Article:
This fairy door was located at the base of the trunk in a slight hollow. I wish we had taken a photograph on that day, but we didn't have the presence of mind to do so and I generally prefer to use my visual memory rather than a phone or camera. The fairies had made good use of a couple of bits of Lego as ironmongery and the door was held in place by a sturdy screw. We all enjoyed the idea of an imaginative parent creating this fairy door for their children and, although our own kids are a bit too old for that sort of thing, we all let ourselves wonder about what might live in the tree and these older parts of the forest.

During the rest of spring the base of the tree was decorated with bunches of wild flowers picked by small children - or maybe the fairies themselves. The green leaves of the big old oak unfurled and formed a mysterious impenetrable canopy. Mrs R and I recalled Enid Blyton's The Faraway Tree, the cast of strange and wonderful characters and their adventures.

Over the following months the Irish weather slowly took its toll on the magical door. The decorations fell away, only the letter box and door knob remained, but it was still functional as a fairy doorway into our world. Then the glue the fairies had used for their Lego pieces also failed and only the red wooden arch-shaped door was left. In time that came adrift from the bark of the tree and was placed in different spots around the trunk.

In late summer the door had been moved around the other side of the trunk, a couple of feet off the ground. The fairies were getting better at jumping, I figured.

Then one day, at the beginning of autumn, Alfie and I were walking, just the two of us. Mrs R was in a Dublin hospital with her family, anticipating the imminent passing of her mother after a long illness. My phone buzzed and I took the call. She had passed away peacefully. Alfie and I walked solemnly on to our resting place and I took a seat on the bench. Alfie nosed around the base of the old oak but didn't do his usual crazy circling of the trunk. At that moment I noticed the door had gone. The gateway to the fairy world had closed.

Millennium Forest from the base of the old fairy oak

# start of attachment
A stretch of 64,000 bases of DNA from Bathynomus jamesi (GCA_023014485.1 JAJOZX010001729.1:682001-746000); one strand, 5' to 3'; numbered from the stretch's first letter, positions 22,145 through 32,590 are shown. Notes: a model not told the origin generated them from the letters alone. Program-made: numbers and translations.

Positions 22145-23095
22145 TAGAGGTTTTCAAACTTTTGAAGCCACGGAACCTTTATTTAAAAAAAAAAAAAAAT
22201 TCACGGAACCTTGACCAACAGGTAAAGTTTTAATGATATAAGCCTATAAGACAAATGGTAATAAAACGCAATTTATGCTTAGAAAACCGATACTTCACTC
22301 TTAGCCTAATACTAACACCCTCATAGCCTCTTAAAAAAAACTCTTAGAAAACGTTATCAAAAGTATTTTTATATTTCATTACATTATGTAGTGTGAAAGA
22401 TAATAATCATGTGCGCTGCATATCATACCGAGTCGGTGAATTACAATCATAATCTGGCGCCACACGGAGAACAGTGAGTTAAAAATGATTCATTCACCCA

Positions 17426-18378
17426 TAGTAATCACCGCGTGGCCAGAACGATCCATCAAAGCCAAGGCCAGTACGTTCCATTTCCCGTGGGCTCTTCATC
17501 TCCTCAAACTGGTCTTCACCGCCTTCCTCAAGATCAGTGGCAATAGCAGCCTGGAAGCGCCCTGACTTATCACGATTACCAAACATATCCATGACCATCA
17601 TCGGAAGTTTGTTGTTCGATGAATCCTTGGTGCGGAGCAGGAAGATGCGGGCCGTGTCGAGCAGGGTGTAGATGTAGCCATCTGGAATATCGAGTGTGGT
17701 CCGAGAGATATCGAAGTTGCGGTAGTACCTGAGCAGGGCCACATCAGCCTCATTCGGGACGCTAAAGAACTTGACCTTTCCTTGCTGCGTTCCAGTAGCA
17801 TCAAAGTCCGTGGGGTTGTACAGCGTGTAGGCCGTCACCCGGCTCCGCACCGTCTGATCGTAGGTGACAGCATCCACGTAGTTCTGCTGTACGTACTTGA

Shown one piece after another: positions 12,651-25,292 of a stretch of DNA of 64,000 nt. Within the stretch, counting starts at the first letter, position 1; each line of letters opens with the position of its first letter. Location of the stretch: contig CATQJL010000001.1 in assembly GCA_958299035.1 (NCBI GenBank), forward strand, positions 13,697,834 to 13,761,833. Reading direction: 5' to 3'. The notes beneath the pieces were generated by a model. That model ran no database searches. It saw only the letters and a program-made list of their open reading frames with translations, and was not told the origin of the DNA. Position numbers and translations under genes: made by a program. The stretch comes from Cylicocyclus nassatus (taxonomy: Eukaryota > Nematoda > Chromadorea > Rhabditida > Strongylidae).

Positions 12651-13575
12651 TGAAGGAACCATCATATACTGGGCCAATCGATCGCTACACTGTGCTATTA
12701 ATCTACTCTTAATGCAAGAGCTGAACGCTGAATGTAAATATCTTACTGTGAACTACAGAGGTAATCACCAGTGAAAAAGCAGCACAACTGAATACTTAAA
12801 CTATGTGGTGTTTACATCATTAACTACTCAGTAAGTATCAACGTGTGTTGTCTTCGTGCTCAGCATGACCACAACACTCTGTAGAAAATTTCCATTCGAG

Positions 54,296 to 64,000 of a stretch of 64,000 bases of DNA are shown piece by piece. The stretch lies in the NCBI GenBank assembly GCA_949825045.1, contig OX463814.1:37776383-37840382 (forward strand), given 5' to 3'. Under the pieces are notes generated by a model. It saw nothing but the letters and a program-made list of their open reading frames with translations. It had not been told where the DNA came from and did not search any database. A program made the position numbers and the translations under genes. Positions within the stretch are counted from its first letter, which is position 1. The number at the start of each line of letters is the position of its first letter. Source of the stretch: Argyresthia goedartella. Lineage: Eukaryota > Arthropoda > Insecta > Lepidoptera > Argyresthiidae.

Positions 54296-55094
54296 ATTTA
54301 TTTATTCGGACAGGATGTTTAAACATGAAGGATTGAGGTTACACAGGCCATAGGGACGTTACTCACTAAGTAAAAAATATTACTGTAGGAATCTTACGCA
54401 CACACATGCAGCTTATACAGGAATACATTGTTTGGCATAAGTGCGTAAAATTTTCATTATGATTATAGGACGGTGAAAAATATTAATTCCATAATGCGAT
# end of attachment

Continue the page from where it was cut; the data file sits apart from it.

Wednesday, 25 November 2015

News From PriceClan Publishing - by Susan Price

I’m lucky in that I have two brothers, Andrew and Adam, who are both talented artists. Andrew Price, designs most of my indie-covers.
          Here's a round-up of PriceClan projects just now.
          We've re-issued my successful picture book, The Runaway Chapati. As with The Wolf’s Footprint, people (especially teachers) were forever asking me where they could get copies.

          ‘Chapati’ is The Gingerbread Man with added spice. I asked my brother, Adam Price, if he’d like to illustrate a new edition. And here it is.

          I asked Adam to make the pictures vivid, and he drew inspiration from his love of India and its colours.

The chapatti’s nemesis is a tiger, not a fox — and here is a sketch for Adam’s wonderful, springy tiger.

         The book is excellent for early readers, with its repeated words and sounds. (It was originally published as an early reader book.)

The Runaway Chapatti, paperback         UK   USA

Copies signed by the author and artist are available from my website.

            Adam has also written and illustrated his own picture-book: Tinku Tries To Help.

                            ‘In the shadow of the mystical mountains,
Deep in the tiger-haunted jungle,

Stood a city of flowers and fountains,
That was home to the marvelous Mogul.

In his palace of marble and jade,
With domes and spires of golden glory,
Tinku the elephant lived and played.
Now listen as I tell her story.’

          Told in rhyme, it’s a tale of a little elephant who tries very hard, but with more enthusiasm than skill, to help with preparations for the maharajah’s wedding day. The story's end end is full of love, and has a surprise which sends the readers back to the beginning to search every page of the detailed and colourful illustrations.